Ascension: Part Eight
The gentle luminescence of Meridell at twilight pierced the leaves of the forest and shimmered on the immaculate uniforms of the three pets as they marched with a single-minded determination. Mediocrities like nature meant little to the stony Grarrl at their head, the molten rock flowing through his veins giving him a natural glow that illuminated their path more effectively than the fading sunlight could achieve.
The last line of trees that protected the mystical glade of the earth faerie spread automatically before the fiery Grarrl, allowing him free passage into the tranquil land beyond. Behind him the twin red Ixi accompanying him gasped at the splendour and majesty of the enchanted glade, forever resilient against whatever evils plagued Meridell, but the Grarrl alone stood unfazed.
Tyras was there with a mission, and no amount of magical magnificence would sway him from it.
‘Search everywhere,’ he said firmly in his impossibly deep voice, drawn from the bowels of his native Moltara. Every time they heard it the Ixi twins jumped in fright before realising there were words contained in the ominous sound, and hurried to the task.
‘What’s going on?’ a small voice suddenly asked, Tyras turning slowly to face the young Aisha that had appeared in the glade behind him, seeking out Illusen like so many others.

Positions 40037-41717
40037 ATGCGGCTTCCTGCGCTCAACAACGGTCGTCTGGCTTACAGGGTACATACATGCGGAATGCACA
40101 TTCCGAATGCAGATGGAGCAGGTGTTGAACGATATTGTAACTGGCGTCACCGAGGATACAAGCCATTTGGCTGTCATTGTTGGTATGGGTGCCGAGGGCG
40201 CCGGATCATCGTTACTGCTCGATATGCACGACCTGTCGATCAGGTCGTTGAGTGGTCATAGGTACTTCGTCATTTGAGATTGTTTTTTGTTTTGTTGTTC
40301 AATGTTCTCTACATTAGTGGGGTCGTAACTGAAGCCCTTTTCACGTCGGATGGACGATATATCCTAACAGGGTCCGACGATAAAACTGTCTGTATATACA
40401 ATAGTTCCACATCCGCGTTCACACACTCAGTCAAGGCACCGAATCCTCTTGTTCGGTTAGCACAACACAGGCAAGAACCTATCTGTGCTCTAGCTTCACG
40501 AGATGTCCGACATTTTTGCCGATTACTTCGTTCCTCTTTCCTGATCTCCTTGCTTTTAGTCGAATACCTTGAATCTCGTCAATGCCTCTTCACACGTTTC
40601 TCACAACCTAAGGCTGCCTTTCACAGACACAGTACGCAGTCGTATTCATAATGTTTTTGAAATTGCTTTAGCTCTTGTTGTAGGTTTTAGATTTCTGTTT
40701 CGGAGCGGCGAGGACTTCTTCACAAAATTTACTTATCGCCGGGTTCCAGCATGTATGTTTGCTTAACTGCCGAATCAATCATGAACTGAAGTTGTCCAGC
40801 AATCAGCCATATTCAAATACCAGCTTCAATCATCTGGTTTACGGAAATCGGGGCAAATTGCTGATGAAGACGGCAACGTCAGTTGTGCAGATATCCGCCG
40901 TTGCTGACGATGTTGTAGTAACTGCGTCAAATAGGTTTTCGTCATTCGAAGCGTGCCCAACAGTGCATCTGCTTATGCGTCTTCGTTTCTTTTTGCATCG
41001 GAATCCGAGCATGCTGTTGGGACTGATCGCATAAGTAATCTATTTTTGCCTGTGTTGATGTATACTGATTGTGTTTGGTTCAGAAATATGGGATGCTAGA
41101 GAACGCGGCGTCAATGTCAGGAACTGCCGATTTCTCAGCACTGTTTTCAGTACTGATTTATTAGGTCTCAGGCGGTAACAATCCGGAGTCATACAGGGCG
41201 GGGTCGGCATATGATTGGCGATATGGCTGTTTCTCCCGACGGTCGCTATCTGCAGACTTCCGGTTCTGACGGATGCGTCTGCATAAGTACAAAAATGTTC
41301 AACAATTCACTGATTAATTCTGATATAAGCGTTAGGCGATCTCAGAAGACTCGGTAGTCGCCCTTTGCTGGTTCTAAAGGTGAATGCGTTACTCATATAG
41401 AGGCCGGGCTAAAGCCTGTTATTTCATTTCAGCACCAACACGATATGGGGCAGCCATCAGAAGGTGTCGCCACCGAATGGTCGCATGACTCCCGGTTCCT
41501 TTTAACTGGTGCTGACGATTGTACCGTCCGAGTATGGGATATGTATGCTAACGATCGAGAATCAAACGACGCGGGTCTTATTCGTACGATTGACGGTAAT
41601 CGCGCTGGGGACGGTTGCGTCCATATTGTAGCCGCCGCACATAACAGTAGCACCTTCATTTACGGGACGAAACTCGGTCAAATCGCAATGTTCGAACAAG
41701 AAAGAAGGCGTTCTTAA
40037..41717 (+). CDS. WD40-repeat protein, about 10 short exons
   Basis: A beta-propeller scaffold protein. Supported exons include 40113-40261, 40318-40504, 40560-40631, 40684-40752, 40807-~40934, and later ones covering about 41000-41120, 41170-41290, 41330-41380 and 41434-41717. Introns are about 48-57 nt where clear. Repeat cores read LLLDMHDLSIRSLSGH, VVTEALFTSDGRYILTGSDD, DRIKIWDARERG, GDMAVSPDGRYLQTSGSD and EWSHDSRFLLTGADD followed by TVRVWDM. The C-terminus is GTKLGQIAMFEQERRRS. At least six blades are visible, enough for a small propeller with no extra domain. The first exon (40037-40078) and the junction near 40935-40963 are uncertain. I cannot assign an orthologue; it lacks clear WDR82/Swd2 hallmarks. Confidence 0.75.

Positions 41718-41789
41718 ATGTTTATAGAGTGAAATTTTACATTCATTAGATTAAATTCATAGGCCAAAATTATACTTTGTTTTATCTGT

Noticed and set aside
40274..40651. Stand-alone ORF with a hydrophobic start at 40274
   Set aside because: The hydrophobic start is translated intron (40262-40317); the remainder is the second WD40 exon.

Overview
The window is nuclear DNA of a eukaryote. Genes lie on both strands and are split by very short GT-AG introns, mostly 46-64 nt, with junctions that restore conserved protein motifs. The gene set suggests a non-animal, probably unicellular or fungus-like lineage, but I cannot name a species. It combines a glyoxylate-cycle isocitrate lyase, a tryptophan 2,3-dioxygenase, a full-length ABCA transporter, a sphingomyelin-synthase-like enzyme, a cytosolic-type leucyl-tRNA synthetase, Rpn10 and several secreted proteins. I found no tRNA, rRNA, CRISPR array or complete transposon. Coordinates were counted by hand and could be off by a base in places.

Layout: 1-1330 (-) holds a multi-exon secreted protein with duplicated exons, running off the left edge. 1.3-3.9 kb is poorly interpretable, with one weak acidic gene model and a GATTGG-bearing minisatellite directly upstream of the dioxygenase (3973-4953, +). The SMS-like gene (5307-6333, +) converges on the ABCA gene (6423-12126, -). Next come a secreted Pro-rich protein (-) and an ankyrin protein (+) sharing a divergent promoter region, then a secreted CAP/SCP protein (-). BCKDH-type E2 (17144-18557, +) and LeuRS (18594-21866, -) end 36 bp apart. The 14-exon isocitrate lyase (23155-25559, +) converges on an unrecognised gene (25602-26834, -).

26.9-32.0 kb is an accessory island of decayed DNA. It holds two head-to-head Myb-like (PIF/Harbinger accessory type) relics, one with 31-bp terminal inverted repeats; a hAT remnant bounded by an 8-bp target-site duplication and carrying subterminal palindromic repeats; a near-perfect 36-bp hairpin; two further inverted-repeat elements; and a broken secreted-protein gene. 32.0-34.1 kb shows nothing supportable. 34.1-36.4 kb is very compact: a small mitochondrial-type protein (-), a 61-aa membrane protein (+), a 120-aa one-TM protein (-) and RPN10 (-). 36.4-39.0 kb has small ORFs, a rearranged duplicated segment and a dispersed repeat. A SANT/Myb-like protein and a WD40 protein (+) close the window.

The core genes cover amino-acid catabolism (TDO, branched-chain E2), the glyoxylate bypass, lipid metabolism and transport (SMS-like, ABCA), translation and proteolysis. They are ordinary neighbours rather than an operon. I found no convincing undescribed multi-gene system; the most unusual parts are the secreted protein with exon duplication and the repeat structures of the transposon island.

‘Faerie business. Scram.’
Without any resistance the Aisha fled back into the forest, the imposing countenance of the magma Grarrl a terror to plague him for a long time yet to come. Tyras simply pushed the encounter from his mind, not a trace of pity or remorse for his less than pleasant response, and returned to supervising the search.
It was over within just a few short minutes. Illusen’s Glade was known more for its frugality than the excess of Jhudora’s cloud. Both of the red Ixi looked uncomfortable, but Tyras calmly paced across the vibrant grass, leaving smouldering footprints in his wake. He could feel something nearby, the soft sound of screeching on the very cusp of hearing. The Glade held a secret somewhere, and was hiding it more effectively than he would have ever believed Illusen could manage.
Through his feet he could feel the earth tremble. A life spent deep below the surface had left him naturally attuned to the ever-shifting moods of Neopia, even after Jilleau had brought him to Faerieland. Carefully he knelt and ran one clawed hand over the grass, feeling the discomfort of the land beneath him, calling for help.
Sharply he rose back to his feet and pointed to a spot a foot in front of him, no different to any other. ‘Time to dig,’ he toned calmly, brandishing his strong obsidian claws and casting an amused eye over the ill-prepared hooves of the Ixi twins.
Before developing more advanced tools, the Moltarans had mined using only their unbreakable claws, and it was a skill they continued to develop as a fallback long after the first pickaxes entered their halls. Both Ixi were left awestruck by the casual manner with which Tyras dug deep into the firm earth and broke it asunder, the electrifying residue of magic chasing his claws with every move. Again he reached out and heaved the earth aside with ease, unleashing the sound of vicious and bitter screeching from below.
Suddenly a purple hued hand shot from underground and flailed in the freedom. The voice fell silent. Tyras closed his firm grip about the hand and pulled the faerie from her subterranean prison.